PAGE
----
Sunday, December 25, 2011

Movie Review: The Nutcracker: The Untold Story

The Nutcracker: The Untold Story
Rated PG
Copyright Freestyle Releasing & Cinemarket Films 2010


Mary: Elle Fanning! She is a little girl who gets the Nutcracker on Christmas Eve from her uncle and is the one to help bring it back to life. The plot and the Snow Fairy says she has some sort of magical power, but I say it is all BS. Though, I suppose her teardrops turn a wooden puppet into a real boy, so I figure it all works out. Also, she falls in love with the Prince, but since she barely knows him at all, I doubt it will last.

The Prince: He runs the kingdom that the Nazi rats have taken over. He was cursed by the queen into becoming the Nutcracker, but thanks to magic teardrops later in the film, he escapes his predicament. He’s not good at hiding people or at saving people either.

Nutcracker: Also called the NC. Oh dear god, those eyes. They’re staring into my soul! He/she is the form that the Prince takes when under the curse the Rat Queen gave him.

Max: Do not trust him with your stuff. He’ll burn it or break it. Hell, he’ll even join the enemy side to do it. Also, his naïve trusting will certainly get him killed sometime in the future. Somehow, his character does a turnaround and he becomes a better person. Though with the whole thing being just a dream, who knows.

Uncle Albert: Nathan Lane! It’s Albert Einstein with Eraserhead’s hair. He brings Mary and Max the Nutcracker and dollhouse that sets the whole plot into motion. Also, he has a weird habit of breaking the forth wall a lot of the time for no reason.

The Snow Fairy: Someone important I suppose. Doesn’t really do anything and sort of reminds me of Glinda, the Good Witch of the North, in the same fact that they did really nothing but put a girl in danger’s way.

The Rat King: John Turturro! A very creepy looking rat person, who gives off the vibe that he might be into kids. Just what this movie needed. He runs the kingdom with an iron grip and his horrible singing. Despite all of the pain and misery he causes everyone, he manages to escape with his mother at the end.

The Rat Queen: She looks a Who from the Grinch who is constantly changing her hair every scene. She really doesn’t add much to this film outside of being the one who cursed The Prince into becoming the Nutcracker. In the end, she escapes with her son into the sewers.

+ A little girl is qualified to fight an evil queen instead of any adult.
+ Albert Einstein was also a composer and singer.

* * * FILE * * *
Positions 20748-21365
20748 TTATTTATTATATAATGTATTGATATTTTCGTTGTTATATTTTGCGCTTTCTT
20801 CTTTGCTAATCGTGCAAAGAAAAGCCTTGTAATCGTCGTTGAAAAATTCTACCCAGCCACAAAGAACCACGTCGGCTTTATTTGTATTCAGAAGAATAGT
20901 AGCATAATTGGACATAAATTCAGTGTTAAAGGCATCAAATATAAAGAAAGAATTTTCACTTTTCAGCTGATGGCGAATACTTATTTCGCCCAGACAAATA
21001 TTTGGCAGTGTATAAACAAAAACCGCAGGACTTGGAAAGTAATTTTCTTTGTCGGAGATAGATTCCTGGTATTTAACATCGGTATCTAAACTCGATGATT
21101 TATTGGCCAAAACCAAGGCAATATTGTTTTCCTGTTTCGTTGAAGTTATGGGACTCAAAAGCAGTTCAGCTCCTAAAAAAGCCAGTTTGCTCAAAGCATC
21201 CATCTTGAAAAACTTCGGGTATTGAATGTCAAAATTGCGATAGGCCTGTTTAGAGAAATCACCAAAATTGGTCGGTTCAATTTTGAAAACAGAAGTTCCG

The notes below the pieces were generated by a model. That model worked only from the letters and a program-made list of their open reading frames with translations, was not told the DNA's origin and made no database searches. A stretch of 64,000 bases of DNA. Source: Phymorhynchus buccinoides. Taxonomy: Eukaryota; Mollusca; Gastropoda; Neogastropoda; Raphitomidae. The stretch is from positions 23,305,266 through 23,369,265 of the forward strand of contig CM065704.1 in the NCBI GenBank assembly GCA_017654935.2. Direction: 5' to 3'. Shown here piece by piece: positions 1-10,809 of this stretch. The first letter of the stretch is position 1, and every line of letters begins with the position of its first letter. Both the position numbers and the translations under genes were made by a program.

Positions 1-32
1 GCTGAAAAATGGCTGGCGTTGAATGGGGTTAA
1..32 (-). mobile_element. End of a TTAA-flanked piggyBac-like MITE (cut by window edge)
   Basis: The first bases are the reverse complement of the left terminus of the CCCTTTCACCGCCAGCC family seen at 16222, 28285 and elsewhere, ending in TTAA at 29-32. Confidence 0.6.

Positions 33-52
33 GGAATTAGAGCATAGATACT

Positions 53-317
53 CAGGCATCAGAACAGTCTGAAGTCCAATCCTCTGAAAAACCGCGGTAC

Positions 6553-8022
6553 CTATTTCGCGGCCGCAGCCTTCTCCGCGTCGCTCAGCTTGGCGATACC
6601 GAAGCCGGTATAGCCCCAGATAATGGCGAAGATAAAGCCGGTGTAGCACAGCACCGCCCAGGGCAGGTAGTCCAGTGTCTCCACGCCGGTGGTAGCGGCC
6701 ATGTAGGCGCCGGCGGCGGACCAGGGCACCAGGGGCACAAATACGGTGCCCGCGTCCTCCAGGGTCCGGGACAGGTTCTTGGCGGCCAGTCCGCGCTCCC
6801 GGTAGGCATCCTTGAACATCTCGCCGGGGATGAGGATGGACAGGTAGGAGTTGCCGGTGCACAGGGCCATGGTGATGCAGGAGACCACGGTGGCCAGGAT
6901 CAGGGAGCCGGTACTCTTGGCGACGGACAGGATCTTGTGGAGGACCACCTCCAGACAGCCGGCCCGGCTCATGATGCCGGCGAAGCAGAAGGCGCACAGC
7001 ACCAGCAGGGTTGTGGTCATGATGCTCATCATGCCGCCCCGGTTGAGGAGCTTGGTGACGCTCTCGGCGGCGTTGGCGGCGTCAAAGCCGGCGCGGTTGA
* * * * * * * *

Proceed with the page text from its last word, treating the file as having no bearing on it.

+ Back in the day, orchestras sometimes played their music on trams.
+ Lying is called being economic with the truth.
+ Pillows will explode into feathers if something slightly heavy falls on them.
+ Rats are like gremlins, they don’t like light.
+ Sabotaging a helicopter while you are in it is a brilliant idea.
+ The Nutcracker also had jetpack wearing humanoid rat Nazis.

2 min – A future pyromaniac in the making.
6 min – Now we see the rats moving in position for their takeover.
9 min – MC? Oh I get it! HA HA HA HA HA! Also, did you steal that from Tim Burton?
10 min – You call that CGI?! Away with it!
12 min – Wait… no!! Don’t… DON’T! Dammit! He started singing! HORRENDOUS MUSICAL NUMBER MOMENT!
15 min – Whoa, I think you should lay off the eggnog Mary.
17 min – How much eggnog did that housekeeper have?
28 min – Yes, follow the creepy sounding ice spirits. They seem perfectly trust worthy.
29 min – And now they head off to Neverland.
32 min – Time to steal from Pinocchio!
33 min – Whoa, Xanadu and live action Grinch flashbacks all at once! What a dream come true.
35 min – *Checks DVD to make sure the right movie is in*
45 min – Well of course it is a dream. Only in dreams would any of that make sense.
48 min – Hey! She never saw the mechanical beaver rats chew through the tree!
55 min – Okay, now they are reusing footage from previous scenes.
58 min – Wait, how does she know that is the Rat King? Did she look at the script?
60 min – WTF?!
61 min – WTF again!!
68 min – Liar, I can still see the sun poking through the smog.
77 min – So no one is going to stop them. Alright, makes as much sense as everything else.
80 min – Thanks for nothing Jedi Snow Fairy Ghost.
84 min – So, how was this a good hiding spot Prince boy?